Design is starting to gain attention from corporations all over the world. The discipline itself is expanding beyond “form and look” to include processes and business strategy in general. Organizations are also using design as a tool to stimulate creativity and to foster innovation on the market.
Despite those trends, however, we still face several myths related to design. Below you will find three of them.
Myth 1: Design is something superficial
Many people associate design with something superficial, like finishings or decorations. It is like you get the engineers to develop a product and then, once it is ready, the designers decide what colors to use and how the product will look like. Forget it!
Design is at the core of every commercial activity (and perhaps at the core of every innovation?). Every endeavor that connects the customer to the company and every process inside an organization is heavily influenced by design.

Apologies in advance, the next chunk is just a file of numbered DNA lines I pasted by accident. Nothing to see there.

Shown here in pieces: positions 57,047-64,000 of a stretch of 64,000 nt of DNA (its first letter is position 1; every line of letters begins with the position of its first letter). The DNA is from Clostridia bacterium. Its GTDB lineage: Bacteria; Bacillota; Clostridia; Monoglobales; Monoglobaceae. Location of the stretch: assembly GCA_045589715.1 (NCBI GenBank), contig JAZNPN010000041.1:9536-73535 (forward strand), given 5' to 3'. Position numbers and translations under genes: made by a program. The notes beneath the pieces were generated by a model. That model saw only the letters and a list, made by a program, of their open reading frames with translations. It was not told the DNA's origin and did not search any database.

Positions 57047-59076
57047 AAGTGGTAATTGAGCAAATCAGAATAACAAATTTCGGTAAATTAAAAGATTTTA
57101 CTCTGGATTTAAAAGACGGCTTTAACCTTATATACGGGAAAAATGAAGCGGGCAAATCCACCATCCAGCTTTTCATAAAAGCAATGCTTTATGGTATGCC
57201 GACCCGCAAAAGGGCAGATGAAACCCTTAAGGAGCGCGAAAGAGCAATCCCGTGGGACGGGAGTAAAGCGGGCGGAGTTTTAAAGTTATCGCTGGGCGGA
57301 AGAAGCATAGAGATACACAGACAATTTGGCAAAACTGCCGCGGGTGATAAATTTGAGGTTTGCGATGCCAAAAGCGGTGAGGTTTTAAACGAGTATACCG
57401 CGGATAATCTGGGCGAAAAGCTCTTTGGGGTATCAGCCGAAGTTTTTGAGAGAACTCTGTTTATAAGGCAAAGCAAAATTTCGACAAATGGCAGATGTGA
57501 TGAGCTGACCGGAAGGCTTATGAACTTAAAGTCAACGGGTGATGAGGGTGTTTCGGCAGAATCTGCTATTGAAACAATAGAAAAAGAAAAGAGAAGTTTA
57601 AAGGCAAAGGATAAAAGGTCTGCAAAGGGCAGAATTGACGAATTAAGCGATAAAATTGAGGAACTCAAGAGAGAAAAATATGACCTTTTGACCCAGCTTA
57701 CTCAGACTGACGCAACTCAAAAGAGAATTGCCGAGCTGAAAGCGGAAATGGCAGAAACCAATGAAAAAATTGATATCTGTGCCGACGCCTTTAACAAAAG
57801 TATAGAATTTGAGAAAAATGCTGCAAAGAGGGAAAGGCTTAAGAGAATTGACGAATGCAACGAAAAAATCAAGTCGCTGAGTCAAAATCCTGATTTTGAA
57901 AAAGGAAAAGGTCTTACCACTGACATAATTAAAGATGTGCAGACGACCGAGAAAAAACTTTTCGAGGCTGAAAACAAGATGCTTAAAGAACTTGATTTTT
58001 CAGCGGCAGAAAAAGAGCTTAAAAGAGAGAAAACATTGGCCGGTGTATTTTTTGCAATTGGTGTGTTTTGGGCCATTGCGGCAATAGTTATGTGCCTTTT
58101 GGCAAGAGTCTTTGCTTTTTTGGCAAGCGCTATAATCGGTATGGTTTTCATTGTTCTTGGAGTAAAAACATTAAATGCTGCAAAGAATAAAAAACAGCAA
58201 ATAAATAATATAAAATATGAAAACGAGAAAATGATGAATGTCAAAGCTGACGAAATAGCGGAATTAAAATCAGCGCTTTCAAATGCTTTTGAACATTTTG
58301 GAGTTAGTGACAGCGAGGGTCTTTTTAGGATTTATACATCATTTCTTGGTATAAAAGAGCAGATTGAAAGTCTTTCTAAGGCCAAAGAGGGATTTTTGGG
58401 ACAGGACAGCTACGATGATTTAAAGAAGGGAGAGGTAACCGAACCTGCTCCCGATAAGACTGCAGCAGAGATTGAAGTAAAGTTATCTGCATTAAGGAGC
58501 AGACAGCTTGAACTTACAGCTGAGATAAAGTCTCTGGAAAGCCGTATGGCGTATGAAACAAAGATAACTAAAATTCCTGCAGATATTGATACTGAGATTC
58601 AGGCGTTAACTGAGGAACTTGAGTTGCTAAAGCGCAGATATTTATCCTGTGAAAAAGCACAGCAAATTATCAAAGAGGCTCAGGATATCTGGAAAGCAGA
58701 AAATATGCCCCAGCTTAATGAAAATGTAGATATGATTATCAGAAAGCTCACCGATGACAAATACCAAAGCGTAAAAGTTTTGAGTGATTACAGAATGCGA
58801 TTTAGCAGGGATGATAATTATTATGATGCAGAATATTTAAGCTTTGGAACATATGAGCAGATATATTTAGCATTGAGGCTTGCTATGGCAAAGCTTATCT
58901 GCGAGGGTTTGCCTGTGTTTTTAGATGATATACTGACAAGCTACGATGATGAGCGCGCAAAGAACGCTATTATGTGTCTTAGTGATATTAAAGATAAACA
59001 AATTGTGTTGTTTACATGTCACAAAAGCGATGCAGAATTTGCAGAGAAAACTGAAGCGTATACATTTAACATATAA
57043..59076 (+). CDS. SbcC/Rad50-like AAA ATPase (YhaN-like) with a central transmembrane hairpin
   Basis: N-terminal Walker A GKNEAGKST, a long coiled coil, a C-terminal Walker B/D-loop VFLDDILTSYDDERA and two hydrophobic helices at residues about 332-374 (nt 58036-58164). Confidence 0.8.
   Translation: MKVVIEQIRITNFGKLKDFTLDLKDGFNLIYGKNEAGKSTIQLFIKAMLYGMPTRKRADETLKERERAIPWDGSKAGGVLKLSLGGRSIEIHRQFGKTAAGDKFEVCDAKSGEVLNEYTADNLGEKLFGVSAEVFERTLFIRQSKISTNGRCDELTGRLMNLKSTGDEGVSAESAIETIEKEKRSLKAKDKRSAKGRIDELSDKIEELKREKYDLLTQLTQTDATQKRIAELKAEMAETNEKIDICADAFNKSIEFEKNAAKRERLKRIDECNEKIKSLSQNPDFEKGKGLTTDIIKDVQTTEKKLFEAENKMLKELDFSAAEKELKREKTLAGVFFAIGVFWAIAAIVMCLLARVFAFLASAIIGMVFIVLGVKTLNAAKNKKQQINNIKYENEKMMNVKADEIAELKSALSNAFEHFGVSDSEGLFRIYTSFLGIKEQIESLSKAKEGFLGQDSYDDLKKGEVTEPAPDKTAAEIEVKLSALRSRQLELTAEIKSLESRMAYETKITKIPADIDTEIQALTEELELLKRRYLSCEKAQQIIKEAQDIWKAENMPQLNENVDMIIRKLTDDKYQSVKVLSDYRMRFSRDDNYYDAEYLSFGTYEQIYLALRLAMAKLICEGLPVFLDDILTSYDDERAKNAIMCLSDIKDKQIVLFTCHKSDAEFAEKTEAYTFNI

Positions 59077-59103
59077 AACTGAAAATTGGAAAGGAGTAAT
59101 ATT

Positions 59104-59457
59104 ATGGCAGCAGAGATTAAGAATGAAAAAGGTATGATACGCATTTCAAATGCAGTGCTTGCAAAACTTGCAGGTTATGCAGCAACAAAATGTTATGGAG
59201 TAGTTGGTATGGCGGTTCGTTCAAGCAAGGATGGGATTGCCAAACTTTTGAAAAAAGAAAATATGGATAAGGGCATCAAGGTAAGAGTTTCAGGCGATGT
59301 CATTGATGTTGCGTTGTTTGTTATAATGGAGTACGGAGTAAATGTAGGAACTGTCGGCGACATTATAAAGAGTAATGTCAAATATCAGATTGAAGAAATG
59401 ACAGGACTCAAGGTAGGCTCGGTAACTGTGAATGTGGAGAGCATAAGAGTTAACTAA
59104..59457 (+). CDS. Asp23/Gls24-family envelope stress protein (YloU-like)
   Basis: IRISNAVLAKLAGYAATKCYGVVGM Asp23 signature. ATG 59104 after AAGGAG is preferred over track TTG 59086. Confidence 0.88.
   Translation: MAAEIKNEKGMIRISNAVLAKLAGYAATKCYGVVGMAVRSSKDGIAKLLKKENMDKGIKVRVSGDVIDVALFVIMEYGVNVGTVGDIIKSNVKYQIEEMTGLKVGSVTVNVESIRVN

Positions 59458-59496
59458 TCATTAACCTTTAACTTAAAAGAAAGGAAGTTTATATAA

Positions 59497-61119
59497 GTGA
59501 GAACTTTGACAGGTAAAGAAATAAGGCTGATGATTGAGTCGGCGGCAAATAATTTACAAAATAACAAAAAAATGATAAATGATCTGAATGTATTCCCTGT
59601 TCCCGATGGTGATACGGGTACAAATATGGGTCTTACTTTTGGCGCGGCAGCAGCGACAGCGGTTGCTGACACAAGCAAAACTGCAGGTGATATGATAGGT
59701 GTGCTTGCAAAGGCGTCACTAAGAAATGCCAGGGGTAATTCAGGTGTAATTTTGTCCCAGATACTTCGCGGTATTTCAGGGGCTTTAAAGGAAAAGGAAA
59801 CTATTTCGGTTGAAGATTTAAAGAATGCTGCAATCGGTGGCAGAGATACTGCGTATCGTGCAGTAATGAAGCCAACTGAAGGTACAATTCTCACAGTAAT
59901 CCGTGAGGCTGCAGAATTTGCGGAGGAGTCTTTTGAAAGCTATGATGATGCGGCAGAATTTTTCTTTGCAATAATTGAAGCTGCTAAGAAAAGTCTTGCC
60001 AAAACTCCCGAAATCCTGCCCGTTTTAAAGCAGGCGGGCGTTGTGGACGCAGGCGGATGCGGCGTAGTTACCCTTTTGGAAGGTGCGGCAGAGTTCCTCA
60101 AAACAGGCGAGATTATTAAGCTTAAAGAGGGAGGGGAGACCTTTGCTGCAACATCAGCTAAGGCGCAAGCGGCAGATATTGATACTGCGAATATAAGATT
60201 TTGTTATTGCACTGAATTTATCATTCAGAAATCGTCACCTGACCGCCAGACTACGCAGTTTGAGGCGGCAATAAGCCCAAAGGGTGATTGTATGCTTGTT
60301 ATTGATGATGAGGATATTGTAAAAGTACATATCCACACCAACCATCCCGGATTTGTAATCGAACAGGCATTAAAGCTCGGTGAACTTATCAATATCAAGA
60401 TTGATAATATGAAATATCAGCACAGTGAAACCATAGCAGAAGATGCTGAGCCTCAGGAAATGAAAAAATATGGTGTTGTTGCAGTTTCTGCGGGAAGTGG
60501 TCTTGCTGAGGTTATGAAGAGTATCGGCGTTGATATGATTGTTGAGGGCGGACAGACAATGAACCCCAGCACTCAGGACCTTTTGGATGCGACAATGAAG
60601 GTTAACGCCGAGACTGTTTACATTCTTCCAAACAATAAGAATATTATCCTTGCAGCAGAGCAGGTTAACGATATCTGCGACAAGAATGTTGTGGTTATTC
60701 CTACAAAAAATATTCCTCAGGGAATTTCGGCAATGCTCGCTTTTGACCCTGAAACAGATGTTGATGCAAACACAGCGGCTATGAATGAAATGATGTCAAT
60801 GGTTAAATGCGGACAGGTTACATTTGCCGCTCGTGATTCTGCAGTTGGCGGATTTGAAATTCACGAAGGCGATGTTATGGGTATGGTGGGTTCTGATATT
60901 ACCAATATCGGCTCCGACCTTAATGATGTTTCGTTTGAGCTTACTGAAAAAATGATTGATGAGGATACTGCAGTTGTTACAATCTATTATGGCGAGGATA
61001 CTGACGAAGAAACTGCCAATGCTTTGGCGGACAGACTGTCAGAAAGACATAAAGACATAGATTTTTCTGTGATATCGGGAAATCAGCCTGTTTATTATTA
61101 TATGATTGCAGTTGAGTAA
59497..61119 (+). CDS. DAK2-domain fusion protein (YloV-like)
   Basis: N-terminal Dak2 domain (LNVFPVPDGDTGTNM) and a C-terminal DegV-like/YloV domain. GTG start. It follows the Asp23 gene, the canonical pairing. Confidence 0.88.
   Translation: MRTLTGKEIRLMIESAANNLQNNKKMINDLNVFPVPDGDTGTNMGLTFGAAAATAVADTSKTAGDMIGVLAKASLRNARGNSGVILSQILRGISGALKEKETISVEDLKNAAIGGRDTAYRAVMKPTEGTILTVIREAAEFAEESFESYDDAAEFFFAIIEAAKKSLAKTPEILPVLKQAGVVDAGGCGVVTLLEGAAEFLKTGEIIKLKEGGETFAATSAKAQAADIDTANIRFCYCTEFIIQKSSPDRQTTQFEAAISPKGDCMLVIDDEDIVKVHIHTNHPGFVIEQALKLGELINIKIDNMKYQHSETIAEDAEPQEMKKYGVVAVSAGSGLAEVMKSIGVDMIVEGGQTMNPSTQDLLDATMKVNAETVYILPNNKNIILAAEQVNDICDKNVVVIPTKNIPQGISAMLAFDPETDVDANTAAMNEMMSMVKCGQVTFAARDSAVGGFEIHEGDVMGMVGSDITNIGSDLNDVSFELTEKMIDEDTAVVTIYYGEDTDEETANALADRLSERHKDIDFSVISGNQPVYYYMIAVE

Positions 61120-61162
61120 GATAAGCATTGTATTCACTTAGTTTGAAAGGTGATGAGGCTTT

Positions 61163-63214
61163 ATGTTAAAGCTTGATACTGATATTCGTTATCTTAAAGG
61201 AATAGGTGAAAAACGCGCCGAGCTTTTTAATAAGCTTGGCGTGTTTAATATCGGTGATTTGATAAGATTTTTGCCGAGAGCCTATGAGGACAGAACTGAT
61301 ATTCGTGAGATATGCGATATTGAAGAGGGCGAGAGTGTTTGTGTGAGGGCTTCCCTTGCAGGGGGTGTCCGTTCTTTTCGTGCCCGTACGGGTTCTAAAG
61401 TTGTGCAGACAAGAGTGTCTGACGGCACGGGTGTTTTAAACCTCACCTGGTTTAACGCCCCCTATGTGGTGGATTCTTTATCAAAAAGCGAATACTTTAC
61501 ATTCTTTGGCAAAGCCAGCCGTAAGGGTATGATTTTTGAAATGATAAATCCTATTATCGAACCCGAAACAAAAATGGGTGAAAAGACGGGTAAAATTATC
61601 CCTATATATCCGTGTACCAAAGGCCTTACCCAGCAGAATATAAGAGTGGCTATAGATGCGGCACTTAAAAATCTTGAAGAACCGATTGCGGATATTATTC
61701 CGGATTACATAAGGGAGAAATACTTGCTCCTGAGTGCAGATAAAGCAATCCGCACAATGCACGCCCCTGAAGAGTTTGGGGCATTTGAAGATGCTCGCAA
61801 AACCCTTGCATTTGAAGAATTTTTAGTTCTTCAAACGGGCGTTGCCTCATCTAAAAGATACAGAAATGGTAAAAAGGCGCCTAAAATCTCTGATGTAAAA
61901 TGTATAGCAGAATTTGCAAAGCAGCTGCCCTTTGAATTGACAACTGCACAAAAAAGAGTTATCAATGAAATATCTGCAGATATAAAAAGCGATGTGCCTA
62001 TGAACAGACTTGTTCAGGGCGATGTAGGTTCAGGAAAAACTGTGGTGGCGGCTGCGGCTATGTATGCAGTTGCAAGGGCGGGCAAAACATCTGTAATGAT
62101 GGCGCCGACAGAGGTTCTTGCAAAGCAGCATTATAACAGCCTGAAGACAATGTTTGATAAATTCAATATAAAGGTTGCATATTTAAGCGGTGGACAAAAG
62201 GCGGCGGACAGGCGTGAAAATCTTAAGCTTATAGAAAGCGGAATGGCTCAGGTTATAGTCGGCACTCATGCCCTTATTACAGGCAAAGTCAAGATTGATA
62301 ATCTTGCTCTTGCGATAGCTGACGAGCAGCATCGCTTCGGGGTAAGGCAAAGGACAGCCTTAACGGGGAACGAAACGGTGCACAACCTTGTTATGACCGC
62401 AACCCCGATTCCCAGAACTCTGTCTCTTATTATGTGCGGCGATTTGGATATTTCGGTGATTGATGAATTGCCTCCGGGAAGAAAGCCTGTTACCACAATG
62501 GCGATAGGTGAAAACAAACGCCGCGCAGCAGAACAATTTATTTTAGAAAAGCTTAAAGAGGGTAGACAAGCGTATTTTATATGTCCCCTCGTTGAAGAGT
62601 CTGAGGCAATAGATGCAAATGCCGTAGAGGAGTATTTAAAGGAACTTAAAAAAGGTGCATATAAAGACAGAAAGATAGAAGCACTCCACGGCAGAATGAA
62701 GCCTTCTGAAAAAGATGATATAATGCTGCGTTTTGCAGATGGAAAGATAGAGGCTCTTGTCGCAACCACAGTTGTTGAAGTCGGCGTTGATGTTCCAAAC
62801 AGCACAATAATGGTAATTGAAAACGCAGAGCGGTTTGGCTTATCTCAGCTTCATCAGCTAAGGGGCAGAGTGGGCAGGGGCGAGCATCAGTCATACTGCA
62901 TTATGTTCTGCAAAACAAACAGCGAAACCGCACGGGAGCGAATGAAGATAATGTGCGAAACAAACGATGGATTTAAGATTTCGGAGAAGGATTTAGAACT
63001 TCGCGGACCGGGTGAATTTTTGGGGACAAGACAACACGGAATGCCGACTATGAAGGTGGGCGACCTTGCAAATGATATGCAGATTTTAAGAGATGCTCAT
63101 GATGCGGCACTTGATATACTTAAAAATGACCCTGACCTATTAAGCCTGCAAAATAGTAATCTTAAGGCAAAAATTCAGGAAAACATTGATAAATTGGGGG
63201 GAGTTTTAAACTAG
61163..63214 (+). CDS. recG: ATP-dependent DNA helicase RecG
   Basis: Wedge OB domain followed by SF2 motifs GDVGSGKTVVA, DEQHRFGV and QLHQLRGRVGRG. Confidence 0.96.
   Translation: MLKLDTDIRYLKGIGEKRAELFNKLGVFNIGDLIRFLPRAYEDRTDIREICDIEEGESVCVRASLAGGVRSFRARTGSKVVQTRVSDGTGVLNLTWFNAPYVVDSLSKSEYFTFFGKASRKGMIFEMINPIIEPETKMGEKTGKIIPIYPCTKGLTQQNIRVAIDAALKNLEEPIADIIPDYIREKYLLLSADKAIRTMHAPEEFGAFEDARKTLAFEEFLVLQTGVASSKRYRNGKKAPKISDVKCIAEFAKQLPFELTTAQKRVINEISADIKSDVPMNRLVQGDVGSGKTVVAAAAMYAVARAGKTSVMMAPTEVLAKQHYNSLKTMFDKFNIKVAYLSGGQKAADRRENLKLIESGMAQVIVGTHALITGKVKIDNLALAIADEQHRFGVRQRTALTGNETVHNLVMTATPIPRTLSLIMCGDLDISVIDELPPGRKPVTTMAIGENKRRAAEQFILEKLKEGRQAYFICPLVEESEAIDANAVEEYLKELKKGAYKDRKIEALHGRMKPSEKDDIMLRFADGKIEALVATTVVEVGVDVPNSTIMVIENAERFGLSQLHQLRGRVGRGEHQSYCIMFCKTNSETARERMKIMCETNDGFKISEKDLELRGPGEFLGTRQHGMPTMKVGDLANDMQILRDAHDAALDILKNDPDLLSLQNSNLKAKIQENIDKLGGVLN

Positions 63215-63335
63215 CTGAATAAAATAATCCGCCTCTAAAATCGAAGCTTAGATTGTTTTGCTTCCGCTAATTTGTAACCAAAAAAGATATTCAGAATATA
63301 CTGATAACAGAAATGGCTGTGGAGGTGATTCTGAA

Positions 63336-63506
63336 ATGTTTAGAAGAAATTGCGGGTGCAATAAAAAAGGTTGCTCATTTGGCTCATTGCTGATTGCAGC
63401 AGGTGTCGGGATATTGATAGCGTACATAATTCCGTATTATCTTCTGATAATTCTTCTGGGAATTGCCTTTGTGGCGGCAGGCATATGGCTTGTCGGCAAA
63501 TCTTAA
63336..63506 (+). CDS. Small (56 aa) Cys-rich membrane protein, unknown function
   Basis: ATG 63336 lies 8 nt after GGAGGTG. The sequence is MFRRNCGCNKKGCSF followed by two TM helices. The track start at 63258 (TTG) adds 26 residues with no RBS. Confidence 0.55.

Myth 2: Design is about products
When we talk about design, do we also need to talk about products? Not really! Many people believe so, though. Even the Wikipedia definition for design carries a strong product bias: “Designing normally requires considering aesthetic, functional, and many other aspects of an object.”
Design is as much about products as it is about processes or services. FedEx has designed an extremely efficient hub-and-spoke delivery system. Dell’s distribution model is a perfect example of beautiful design.
In 1999 the international design magazine published a list of the 40 “most design driven companies in America” and the list included (not surprisingly) many service companies like Bloomberg, CNN and Disney.
Myth 3: Design is about luxury
Ferrari. Mont Blanc. Dior. Armani. If you ask someone what is the connection between those brands he will probably say “outstanding design”. Obviously true, but we need to have clear the difference between causation and correlation. The fact that luxury products are necessarily well-designed does not imply that well-designed products are necessarily luxury.
Tom Peters illustrates this with Gilette: “a leader in demonstrating that awesome design can be applied to relatively inexpensive/common items. Consider the Sensor. It redifined women’s shaving. And we thought we had seen the last word for men, the Mach3 turned out to be very special, very different.”
My favorite example, however, is the BIC Cristal ballpoint pen. People take them for granted but they represent design at its best. It is not by chance that BIC sells 14 million of those pens daily…